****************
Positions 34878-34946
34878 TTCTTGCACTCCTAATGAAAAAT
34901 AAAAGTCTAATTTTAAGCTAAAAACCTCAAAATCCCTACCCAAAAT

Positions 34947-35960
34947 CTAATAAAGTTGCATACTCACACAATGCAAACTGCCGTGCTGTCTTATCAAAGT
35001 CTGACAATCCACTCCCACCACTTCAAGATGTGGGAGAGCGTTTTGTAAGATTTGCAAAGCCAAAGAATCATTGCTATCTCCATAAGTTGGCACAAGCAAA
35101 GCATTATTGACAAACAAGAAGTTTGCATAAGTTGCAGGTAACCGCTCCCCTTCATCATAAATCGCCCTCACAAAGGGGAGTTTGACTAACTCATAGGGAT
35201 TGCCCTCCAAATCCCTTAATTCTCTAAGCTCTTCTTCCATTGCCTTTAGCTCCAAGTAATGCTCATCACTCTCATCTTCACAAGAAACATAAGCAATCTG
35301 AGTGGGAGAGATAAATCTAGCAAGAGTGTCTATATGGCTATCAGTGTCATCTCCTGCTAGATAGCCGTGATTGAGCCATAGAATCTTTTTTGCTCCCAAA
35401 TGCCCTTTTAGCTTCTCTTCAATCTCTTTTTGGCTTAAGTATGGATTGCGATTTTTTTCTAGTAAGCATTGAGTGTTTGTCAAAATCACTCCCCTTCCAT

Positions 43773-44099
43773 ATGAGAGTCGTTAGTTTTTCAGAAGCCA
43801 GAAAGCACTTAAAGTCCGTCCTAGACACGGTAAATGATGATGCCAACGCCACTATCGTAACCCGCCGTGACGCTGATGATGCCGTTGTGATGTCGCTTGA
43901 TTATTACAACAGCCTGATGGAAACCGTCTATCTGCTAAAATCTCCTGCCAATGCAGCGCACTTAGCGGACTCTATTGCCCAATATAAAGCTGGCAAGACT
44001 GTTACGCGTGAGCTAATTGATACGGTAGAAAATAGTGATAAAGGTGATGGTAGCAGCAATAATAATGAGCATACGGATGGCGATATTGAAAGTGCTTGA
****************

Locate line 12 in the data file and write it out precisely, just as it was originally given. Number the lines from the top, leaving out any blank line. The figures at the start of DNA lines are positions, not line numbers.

43773 ATGAGAGTCGTTAGTTTTTCAGAAGCCA